TweetA powerful looking Ron Ely, star of the TV’s “Tarzan”(1966-1968) and “Doc Savage: Man of Bronze” (1975) spell bound his audience at WonderCon Friday, relating his fight with a wild tiger. According to Ely, “The Script read: Tarzan sees tiger, Tarzan fights tiger, Tarzan and tiger walkaway in opposite directions with mutual respect.” Instead of [...]
TweetThe biggest topic of discussion leading up to WonderCon has been the location. Most WonderCon goers have been very disappointed by the move to Anaheim, CA, over San Francisco. There’s ongoing chatter about whether it will move back to San Francisco in 2014, but no clear news on that possibility yet. If location alone is [...]
Tweet__________________________________________________________________________ Well, WonderCon’s continued presence in San Francisco remains in doubt, as seen here, and mentioned here back in March, as the Moscone Center gives WonderCon the Cinderella treatment. What’s in store for WonderCon, and what are their options?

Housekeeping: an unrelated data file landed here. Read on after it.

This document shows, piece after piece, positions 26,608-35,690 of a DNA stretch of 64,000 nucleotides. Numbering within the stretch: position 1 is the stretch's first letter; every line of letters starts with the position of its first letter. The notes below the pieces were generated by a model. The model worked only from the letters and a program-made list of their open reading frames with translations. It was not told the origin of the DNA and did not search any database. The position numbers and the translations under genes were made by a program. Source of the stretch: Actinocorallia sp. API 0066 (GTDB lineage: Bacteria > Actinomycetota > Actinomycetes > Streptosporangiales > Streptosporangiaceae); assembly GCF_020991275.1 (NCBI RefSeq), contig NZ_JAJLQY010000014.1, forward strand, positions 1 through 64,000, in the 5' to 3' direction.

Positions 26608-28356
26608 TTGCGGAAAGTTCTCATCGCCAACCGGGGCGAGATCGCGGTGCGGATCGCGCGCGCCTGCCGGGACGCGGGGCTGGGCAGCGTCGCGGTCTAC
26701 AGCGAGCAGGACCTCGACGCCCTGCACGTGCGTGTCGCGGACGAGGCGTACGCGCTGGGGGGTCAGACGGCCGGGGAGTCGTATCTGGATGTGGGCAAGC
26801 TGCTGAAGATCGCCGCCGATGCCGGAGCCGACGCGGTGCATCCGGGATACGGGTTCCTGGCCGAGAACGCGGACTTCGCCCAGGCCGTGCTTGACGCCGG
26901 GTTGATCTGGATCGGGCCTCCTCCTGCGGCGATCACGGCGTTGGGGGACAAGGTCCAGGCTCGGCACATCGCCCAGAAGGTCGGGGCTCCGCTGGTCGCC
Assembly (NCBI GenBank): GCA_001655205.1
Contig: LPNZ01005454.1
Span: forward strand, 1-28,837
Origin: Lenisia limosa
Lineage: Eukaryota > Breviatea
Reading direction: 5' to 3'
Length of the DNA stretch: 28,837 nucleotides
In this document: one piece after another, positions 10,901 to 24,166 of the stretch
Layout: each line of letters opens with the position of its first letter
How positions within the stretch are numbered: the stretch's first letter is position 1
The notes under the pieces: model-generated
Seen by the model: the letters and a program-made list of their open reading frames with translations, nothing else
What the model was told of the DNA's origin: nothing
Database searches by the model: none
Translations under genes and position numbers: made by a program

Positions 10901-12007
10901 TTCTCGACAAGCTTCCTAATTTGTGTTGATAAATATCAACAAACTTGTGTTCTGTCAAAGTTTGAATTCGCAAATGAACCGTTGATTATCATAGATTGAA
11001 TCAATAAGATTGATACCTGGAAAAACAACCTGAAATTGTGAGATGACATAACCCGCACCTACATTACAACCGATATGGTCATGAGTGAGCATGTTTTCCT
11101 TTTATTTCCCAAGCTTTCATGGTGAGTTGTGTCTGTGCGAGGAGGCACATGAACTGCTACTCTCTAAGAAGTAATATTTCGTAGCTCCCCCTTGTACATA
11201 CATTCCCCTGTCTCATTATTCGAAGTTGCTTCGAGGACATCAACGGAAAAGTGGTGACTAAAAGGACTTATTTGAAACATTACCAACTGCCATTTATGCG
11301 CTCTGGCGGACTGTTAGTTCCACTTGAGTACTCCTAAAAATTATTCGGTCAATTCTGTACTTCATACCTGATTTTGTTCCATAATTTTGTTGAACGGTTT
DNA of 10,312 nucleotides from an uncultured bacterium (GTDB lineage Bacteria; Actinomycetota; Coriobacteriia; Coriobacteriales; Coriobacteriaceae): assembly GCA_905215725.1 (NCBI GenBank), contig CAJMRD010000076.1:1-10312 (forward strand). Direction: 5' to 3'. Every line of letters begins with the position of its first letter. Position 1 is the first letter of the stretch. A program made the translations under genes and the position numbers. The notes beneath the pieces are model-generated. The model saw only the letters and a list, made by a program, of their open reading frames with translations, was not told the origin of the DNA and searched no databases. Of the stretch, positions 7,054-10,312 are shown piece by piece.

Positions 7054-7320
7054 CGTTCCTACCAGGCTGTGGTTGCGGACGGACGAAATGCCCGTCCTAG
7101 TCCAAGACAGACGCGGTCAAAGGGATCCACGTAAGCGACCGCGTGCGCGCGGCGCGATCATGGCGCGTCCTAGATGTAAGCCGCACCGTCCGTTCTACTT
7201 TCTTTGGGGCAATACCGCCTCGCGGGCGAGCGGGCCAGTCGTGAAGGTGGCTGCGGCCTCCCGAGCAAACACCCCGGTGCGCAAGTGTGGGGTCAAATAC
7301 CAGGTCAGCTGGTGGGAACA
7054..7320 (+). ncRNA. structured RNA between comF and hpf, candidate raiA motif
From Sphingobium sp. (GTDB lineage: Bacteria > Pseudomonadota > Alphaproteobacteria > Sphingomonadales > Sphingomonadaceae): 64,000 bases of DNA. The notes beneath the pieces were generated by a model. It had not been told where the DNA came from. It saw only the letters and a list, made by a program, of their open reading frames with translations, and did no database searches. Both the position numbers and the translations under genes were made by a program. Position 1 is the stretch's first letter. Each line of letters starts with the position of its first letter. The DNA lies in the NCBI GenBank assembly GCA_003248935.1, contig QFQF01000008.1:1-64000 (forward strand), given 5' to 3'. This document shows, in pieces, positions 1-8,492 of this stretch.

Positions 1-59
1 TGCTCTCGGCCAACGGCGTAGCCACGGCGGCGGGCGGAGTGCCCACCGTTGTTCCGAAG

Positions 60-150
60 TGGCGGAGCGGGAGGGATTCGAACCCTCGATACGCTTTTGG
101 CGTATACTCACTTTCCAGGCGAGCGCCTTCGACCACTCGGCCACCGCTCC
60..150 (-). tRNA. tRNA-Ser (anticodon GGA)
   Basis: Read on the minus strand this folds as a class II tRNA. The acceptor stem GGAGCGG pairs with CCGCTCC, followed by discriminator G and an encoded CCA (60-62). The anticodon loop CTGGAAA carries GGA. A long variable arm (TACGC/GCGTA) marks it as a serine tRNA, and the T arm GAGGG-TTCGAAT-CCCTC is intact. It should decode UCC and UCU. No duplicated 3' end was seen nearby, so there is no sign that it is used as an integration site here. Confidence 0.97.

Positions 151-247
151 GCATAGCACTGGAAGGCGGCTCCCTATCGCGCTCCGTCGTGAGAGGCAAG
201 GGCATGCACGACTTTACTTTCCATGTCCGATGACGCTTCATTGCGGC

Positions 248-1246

This answers some questions yet raises more:
This is exciting: Drawn and Quarterly is making their WonderCon debut with guests Seth and Vanessa Davis, and the debut of Shigeru Mizuki’s ONWARD TOWARDS OUR NOBLE DEATHS and Pascal Girard’s REUNION:
Speaking of WonderCon, although Marvel was a proud participant in the 1987 show, they haven’t been an exhibitor at WonderCon in many a year– a string that will be broken in 2011 — presumably to promote their movie slate. To mark the occasion, they are releasing a show variant cover by Giuseppe Camuncoli:
Joe Field, inventor of Free Comic Book Day and owner of Flying Colors in Concord, has passed along a video called WonderCon 1988 Review, created as a promo tool to get more exhibitors and publishers to attend the ’89 show — then called the Wonderful World of Comics Convention. With next week’s show being the 25th anniversary of the Bay Area confab, he’s been posting several historical videos to his YouTube account, and this one will blow your mind with its vivid depiction of the primitive conditions our comics forefathers labored under. In addition to a younger version of Joe himself playing Anderson Cooper, you see younger Stan Lee, young Fabian Nicieza, young Tom De Falco, and several other young un’s in local TV coverage of the 1987 event.
Several interesting factoids emerge from the coverage.